Temple University law professor Edward Ohlbaum said that million bail -

which was set in Sellers' case - for a misdemeanor charge is extraordinarily

high.

Authorities provided few details of Sellers' allegedly illegal acts but did

say that at one point he chained himself to a trash barrel in order to

obstruct traffic.

Sellers, who has been unable to make bail, faces misdemeanor charges of

obstruction of justice, obstructing a highway, failure to disperse,

recklessly endangering another person, and conspiracy.

Sellers was also charged with possession with an instrument of crime, but

officials did not specify what that instrument was or at what point he was

using it. Colleagues said yesterday that he had been carrying only a Palm

Pilot and a cell phone at the time of his arrest.

Ohlbaum said he could not recall a previous case in which bail was set at

million for a misdemeanor.

Four other activists charged with assaults were held on lesser bails of

0,000 to 0,000.

Only one of the four, Darby Landy, 20, was charged with a felony. He was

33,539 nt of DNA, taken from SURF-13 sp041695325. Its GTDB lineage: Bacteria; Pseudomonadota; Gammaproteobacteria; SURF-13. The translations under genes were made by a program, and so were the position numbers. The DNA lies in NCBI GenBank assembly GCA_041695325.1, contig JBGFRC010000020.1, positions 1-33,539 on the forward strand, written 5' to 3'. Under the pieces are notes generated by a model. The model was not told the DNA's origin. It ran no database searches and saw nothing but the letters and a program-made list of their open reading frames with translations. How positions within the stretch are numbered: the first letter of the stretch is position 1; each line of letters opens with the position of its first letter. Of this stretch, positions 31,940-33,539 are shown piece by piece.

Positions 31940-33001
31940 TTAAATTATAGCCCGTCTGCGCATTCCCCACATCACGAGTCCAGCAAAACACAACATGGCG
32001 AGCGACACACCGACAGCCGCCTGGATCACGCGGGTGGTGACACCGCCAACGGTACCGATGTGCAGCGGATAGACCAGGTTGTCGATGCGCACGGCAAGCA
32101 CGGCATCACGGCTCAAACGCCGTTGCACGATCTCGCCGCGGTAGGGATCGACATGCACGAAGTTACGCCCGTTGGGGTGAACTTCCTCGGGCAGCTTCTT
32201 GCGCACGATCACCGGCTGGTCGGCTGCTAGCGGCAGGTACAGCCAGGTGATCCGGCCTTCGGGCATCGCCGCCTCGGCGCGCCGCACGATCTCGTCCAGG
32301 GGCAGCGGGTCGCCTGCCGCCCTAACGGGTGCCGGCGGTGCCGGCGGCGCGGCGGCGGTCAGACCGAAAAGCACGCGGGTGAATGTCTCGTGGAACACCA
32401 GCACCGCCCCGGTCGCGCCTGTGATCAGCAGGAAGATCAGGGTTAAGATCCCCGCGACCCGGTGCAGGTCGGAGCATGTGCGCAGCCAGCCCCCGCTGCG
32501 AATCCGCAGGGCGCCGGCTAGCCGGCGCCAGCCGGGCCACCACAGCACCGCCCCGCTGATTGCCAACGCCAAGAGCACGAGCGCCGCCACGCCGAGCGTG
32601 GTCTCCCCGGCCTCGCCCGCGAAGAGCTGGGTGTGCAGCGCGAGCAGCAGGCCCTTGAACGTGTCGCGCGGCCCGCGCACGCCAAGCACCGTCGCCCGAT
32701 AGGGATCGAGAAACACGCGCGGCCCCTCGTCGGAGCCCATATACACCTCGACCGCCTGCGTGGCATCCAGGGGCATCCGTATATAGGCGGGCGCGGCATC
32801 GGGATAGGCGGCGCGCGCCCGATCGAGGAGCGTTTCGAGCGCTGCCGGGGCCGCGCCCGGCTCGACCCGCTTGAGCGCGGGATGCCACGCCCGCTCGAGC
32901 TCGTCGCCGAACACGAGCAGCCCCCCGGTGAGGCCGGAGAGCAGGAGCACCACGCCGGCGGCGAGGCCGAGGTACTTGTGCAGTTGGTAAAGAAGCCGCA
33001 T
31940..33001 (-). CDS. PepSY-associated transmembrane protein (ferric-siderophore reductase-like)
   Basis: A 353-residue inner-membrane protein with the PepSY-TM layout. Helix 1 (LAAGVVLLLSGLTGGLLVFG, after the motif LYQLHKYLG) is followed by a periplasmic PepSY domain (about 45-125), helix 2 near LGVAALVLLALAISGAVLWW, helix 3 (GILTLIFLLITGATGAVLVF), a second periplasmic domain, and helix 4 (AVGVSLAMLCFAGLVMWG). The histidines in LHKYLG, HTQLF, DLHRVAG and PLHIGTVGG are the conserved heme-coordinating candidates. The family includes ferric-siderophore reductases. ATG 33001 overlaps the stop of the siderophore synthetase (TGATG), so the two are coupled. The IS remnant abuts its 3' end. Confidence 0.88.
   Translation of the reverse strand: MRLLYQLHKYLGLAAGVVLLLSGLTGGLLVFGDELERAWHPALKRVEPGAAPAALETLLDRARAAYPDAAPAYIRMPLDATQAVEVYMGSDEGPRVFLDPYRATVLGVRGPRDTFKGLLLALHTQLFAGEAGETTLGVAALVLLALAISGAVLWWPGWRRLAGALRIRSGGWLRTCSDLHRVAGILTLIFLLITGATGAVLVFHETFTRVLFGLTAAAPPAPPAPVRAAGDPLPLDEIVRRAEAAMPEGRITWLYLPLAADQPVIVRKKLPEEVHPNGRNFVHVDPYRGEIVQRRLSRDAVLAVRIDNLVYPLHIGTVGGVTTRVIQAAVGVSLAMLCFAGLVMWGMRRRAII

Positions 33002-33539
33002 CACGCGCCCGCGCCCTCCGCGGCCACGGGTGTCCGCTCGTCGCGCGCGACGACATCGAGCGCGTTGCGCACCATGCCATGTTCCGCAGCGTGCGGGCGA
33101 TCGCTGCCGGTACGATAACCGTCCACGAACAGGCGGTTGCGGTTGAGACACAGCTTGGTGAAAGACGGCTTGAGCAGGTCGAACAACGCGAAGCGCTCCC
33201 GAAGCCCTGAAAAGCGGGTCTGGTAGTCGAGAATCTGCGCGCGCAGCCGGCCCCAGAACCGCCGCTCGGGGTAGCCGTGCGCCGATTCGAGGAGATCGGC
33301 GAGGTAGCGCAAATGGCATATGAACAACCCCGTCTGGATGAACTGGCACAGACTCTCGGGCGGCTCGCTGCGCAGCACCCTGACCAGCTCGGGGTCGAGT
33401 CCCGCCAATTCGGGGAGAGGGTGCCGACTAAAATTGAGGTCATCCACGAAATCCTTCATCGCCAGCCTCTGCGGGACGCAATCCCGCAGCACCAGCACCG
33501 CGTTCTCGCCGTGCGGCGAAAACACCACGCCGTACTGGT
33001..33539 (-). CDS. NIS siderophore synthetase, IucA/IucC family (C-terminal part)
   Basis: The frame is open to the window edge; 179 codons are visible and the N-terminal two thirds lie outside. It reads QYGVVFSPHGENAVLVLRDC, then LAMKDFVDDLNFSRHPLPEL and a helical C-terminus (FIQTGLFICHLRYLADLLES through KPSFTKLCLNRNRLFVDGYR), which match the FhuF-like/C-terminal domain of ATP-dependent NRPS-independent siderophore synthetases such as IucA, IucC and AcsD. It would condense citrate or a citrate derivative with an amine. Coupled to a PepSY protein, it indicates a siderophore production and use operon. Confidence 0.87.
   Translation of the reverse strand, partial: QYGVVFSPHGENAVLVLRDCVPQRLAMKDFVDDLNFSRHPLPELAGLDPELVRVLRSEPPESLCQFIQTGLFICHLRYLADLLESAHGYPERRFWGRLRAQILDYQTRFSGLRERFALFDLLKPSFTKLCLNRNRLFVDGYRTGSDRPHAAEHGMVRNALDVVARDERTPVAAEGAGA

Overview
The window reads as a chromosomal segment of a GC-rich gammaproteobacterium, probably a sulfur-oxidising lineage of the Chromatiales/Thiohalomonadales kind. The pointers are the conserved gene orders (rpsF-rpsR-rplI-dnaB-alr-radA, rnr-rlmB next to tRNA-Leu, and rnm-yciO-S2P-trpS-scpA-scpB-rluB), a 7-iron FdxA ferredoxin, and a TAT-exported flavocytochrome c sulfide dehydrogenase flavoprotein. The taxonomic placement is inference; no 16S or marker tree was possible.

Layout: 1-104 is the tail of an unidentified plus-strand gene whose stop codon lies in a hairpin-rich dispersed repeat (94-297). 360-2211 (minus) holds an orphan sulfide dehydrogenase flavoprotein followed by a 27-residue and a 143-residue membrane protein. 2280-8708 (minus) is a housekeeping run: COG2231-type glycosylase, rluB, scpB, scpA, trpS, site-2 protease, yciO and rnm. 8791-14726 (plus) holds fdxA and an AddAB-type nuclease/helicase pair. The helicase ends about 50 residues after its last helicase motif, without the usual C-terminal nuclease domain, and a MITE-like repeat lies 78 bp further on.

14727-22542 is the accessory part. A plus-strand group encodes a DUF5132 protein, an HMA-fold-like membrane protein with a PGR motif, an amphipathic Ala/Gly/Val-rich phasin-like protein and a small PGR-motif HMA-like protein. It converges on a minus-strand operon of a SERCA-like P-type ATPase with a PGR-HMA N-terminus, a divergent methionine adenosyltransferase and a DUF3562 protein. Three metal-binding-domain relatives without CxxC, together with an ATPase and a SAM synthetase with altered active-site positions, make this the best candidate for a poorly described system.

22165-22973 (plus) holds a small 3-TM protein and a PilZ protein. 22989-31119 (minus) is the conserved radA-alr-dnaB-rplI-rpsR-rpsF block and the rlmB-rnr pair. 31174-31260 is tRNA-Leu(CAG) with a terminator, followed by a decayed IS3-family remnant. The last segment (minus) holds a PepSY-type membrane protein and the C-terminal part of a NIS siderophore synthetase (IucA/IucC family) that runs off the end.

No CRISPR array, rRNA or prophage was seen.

charged with robbery and assault in connection with the heavily publicized

incident in which Timoney and other officers on bicycles were involved in a

fight a block from Rittenhouse Square. He was held on 0,000 bail.

Lawrence Krasner, a criminal defense lawyer in Center City representing

Sellers, said he was astounded at the high bail.

"The D.A.'s behavior is like nothing I've ever seen in my life," said

Krasner. "This is a desperate effort to systematically punish these people

without a trial, to lock them up, keep them off the streets."



When Davis, the AIDS activist, was arrested Tuesday, he was walking with

other activists on a blockaded Center City street - and talking on a Nextel.

It was not immediately known what he was charged with.

In a scene Tuesday captured by a videographer working for the protesters'

Independent Media Center, police rushed Davis from behind.

"Come on, you're coming with us," an officer is heard saying. At one point, a

supervisor says: "I want him out of here."

As Davis is pulled backward, he can be seen pushing buttons on his Nextel

even as a police supervisor reaches to grab it from him.

Then a voice, apparently that of a protester, says: "The Nextel! The Nextel!

Throw it! Throw it!"

Davis, who has been active for many years with ACTUP in Philadelphia and took

part in the mass protest in Washington earlier this year, tossed the phone

toward other protesters, but it slipped through several hands and tumbled to

the asphalt. A police supervisor, identifiable by his white shirt, kicked it

about 10 yards.

The phone ended up under a police cruiser.



While the state ACLU found the police targeted arrests defensible, Presser,